Disclaimer: The characters and places mentioned in this story are the creation of Patricia C. Wrede. I'm just playing with them.
Author's note: This is my first completed fanfiction for the Enchanted Forest Chronicles, so any constructive criticism would be greatly appreciated. This story takes place at the end of "Searching for Dragons" after Cimorene, Mendanbar, Morwen, and Telemain have taken care of the wizards and freed Kazul (Chapter 17, p. 223, Scholastic edition).
"What exactly was that supposed to mean, 'I won't notice any distractions?'"
"It means you're single-minded to the point of pigheadedness," a young, ginger-haired woman said to her companion. "Surely you're aware of that?"
The man walking at her side glared. "I'd forgotten your incredible wit, Morwen. How I've missed being skewered on the sword of contempt these past few years."
She pushed open a door and held it for him, ignoring the sarcastic comment, and he entered, taking care not to thwack her with the armload of wizards' staffs he was carrying. The two of them had volunteered to take them off the hands of the king of the Enchanted Forest in order to examine them and had been given his study to do so.
Once inside, Morwen said, "You know, Telemain, you really haven't changed one bit. We haven't seen each other in years and you act as though ... as though ..."
"As though?" the man, Telemain, asked, narrowing his blue eyes.
"As though we're back in school and you just saw me yesterday! Honestly, it's as if our friendship never meant a thing to you!"
Telemain raised an eyebrow. "Really, Morwen, I think you're overreacting --"
"Hey! You two over there!"
Both of them immediately clamped their mouths shut and turned towards the source of this third voice. A grotty looking gargoyle in the corner was glaring at them. "You think you could have your little argument outside? I was sleeping, and anyway, I shouldn't have to put up with anyone's annoying voice except Mendanbar's."
The two of them glanced at each other and left the room to stand out in the hall. Once Telemain shut the door and looked at her, Morwen found that her irritation had left her. After all, they hadn't seen each other in years. Was bickering really the way to act during a reunion? She offered him a sheepish smile. "I'm sorry, Telemain. I'm being unfair."
"No, it's all right." He sighed, then looked at her earnestly and took her hand. She looked down, surprised. Somehow she wouldn't have expected his hand to be so warm. And where had he gotten calluses? And who would have thought that their hands fit so well together ...?
She shook herself. This was Telemain. Her old school friend. One did not think about how well one's hand fit into an old friend's. When she looked up at him, however, he was staring at their joined hands with an odd look on his face. After a minute, though, he flicked his gaze up and met her eyes. "It's all right," he repeated. "You're right, really."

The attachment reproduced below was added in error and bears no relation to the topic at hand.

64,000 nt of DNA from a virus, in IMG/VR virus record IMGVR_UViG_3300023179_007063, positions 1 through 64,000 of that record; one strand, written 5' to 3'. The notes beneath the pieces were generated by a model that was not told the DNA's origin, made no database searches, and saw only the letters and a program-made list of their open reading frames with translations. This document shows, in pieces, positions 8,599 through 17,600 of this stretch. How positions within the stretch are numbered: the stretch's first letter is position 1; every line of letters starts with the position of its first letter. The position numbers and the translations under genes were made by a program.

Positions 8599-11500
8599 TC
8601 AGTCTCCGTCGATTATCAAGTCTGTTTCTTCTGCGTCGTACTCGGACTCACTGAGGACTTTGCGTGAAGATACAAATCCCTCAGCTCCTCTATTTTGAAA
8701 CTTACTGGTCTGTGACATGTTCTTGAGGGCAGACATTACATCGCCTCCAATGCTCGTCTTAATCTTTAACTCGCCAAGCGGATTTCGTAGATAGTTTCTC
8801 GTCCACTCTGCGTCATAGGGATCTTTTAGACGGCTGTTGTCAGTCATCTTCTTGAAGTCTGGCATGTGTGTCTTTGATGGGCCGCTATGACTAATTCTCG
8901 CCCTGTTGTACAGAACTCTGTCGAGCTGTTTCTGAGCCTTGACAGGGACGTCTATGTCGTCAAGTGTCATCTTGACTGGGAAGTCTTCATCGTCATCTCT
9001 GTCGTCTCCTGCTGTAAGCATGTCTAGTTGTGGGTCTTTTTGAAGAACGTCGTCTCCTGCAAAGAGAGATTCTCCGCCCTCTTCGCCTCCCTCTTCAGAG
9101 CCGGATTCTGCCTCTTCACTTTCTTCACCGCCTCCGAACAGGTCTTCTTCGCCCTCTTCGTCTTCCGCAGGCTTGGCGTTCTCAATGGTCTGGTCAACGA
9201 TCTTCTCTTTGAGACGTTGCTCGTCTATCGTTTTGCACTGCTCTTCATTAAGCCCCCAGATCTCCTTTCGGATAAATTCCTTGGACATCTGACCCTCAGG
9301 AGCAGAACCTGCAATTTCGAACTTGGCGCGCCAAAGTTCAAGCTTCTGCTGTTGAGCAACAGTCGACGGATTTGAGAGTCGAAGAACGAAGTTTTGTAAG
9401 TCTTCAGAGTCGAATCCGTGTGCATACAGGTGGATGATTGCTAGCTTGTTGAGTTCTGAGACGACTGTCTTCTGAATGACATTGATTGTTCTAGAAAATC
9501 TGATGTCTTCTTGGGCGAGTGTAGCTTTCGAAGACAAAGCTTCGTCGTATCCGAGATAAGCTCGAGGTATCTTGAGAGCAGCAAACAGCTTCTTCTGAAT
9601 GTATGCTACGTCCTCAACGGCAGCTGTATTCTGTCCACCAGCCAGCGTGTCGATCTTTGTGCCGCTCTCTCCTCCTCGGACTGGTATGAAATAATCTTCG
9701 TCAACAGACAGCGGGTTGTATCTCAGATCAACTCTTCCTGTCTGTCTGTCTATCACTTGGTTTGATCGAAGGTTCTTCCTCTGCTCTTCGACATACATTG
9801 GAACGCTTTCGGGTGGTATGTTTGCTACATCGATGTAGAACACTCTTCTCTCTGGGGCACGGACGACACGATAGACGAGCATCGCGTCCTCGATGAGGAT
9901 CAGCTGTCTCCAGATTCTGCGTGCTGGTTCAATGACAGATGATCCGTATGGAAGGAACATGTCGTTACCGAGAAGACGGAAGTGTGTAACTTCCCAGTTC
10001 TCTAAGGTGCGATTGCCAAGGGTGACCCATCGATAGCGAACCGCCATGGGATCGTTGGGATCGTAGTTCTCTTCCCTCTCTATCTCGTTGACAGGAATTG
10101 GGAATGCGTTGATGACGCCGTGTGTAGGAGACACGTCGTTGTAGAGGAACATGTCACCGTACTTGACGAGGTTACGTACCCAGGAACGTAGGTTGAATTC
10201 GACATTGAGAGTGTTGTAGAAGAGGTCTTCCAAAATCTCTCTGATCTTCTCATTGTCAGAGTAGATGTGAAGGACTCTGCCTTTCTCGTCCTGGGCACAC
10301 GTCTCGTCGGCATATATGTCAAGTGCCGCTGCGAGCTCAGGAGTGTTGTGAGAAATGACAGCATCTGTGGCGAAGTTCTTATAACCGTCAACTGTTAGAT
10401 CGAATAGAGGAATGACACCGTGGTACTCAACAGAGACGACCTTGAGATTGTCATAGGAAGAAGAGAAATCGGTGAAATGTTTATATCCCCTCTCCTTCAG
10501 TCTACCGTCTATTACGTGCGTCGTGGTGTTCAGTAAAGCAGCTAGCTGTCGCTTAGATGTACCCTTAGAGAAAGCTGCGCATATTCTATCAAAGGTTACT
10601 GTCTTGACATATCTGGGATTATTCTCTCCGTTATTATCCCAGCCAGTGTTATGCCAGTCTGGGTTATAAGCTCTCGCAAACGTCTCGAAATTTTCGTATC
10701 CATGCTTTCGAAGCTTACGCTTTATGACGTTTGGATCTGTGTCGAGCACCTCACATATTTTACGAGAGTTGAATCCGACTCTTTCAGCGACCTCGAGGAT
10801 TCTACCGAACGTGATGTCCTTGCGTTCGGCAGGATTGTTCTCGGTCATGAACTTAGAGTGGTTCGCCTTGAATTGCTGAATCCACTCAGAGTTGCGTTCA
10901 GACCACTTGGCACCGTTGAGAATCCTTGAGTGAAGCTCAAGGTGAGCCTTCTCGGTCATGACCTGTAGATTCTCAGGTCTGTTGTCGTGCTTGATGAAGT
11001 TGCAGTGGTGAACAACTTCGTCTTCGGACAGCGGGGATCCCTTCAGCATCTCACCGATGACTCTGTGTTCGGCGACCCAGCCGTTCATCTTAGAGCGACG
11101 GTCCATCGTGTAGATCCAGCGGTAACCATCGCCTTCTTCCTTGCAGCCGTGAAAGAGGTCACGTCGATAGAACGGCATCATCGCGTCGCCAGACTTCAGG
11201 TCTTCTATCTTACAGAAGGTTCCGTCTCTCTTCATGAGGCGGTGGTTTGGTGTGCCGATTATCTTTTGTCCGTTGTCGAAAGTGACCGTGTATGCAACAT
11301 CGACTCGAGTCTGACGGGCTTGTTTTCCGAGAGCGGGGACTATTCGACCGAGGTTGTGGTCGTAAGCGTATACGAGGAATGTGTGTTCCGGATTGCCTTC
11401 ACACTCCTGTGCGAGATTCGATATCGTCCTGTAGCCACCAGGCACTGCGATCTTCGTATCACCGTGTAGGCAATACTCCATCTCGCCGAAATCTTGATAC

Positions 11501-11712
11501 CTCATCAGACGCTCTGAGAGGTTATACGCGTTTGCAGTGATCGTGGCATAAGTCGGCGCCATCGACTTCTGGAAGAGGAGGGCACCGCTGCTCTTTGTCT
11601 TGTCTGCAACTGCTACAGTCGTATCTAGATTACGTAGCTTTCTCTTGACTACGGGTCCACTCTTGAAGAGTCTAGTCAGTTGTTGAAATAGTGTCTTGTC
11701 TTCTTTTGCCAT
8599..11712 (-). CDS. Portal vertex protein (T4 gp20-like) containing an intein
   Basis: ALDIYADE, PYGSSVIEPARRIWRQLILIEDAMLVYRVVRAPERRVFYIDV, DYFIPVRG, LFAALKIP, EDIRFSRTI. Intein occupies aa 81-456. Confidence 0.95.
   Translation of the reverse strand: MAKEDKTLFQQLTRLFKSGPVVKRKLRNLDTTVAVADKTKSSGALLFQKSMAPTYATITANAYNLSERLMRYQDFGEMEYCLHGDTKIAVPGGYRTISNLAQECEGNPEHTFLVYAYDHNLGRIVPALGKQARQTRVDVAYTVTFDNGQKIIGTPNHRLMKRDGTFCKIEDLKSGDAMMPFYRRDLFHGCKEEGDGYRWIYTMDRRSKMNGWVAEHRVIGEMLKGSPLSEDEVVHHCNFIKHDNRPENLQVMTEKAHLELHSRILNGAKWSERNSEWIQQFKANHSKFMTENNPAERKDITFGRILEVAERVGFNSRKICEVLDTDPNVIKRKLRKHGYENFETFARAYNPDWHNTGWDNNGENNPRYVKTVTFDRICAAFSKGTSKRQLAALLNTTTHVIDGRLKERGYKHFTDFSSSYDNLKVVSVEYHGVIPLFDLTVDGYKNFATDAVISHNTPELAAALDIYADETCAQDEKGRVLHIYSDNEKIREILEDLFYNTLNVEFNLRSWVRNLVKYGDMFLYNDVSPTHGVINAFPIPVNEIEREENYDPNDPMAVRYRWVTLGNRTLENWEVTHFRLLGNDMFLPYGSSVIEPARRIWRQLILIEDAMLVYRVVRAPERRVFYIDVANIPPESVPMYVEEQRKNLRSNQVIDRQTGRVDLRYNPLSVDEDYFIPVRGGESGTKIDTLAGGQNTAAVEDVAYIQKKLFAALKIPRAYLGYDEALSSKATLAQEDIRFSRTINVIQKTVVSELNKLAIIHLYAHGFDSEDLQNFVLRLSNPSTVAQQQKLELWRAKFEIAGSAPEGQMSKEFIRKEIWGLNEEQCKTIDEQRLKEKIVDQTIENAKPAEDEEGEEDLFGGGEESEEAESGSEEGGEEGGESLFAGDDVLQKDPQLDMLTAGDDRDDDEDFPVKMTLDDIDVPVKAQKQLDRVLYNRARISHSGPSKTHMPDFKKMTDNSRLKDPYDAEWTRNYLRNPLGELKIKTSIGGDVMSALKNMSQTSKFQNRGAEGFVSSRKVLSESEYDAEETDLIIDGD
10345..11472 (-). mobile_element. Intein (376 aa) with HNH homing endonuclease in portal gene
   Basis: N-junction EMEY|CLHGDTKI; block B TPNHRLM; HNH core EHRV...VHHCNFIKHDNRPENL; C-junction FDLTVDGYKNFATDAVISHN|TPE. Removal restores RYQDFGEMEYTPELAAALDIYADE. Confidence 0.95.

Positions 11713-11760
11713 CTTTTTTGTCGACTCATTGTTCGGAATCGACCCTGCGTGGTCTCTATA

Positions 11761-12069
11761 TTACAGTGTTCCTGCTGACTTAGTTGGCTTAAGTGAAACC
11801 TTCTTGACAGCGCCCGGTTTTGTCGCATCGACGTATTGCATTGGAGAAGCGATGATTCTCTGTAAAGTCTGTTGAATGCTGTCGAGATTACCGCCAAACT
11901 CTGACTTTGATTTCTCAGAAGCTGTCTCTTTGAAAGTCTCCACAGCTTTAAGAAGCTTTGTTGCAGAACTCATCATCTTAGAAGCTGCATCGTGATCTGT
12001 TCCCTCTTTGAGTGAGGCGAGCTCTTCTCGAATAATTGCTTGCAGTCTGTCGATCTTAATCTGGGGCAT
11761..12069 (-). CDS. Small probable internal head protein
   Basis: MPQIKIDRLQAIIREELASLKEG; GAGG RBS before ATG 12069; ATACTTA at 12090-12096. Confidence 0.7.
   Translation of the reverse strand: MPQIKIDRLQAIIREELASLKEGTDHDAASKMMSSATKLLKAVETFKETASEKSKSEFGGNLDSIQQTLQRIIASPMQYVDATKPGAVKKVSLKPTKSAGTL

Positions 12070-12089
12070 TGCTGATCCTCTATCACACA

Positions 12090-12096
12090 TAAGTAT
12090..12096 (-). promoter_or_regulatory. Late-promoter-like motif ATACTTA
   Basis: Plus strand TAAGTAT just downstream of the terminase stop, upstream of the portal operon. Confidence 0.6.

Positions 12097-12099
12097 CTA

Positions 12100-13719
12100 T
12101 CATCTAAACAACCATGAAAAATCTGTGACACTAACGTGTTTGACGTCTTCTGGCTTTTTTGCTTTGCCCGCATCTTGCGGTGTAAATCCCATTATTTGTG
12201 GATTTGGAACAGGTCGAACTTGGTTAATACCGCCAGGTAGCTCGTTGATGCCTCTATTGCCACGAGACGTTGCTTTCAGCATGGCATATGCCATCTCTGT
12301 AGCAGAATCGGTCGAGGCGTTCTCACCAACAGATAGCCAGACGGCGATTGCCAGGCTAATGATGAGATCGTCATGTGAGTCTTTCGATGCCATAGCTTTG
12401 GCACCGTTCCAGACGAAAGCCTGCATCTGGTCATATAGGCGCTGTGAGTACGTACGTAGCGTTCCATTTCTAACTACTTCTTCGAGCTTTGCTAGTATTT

"About what?" Morwen asked. He'd gotten something reasonable out of that litany of grievances?
With a smile, he said, "Everything. You're quite sensible; I might as well assume you got it all right."
"I wasn't being sensible, I was being an ass," Morwen said primly.
This drew a laugh from Telemain. She'd always liked his laugh. It was deep and disarming and always made her happy that she was able to draw it from him. Now it sent a shiver through her, which startled her. She looked up into his face and was startled even more, though, when she suddenly realized that she found Telemain quite handsome, with his black hair and blue eyes and even the silly goatee he was wearing these days ...
She really needed to move her hand.
Her eyes met his. There was something she couldn't read in his gaze, something shadowy that made her think he didn't know it was even showing. "It's good to see you again, Morwen," he said in a quiet tone. "I know personal relationships and social niceties aren't exactly my strong suit, but that was no reason for me to not keep in touch."
"Well, I wasn't exactly the model for keeping up old friendships, either," Morwen replied. "Shall we forgive and forget?"
"That sounds magnificent," Telemain said. "Though, may I suggest that rather than forgetting, we remember that both of us prefer it when we maintain our friendship?"
Morwen raised her eyebrows. "I'm impressed -- that was uncharacteristically sensible of you."
"I'm not completely hopeless."
They smiled at each other and then both of them looked down at their still-joined hands. Reluctantly, Morwen drew hers away. There was no point in continuing the line of thought that those joined hands invited. Witches generally avoided romantic entanglements, especially with other practitioners of magic. They complicated an already complicated life. Besides, she'd meant it when she said Telemain was single-minded. He was not a man who was interested in any kind of permanent romance. Better to just take her hand away now.
The strange look was still in Telemain's eyes, but he said only, "Shall we start looking at the wizards' staffs?"
"Let's," Morwen agreed, and the two of them reentered the room, both, it can safely be said, with more on their minds than the absorptive properties of wizards' staffs.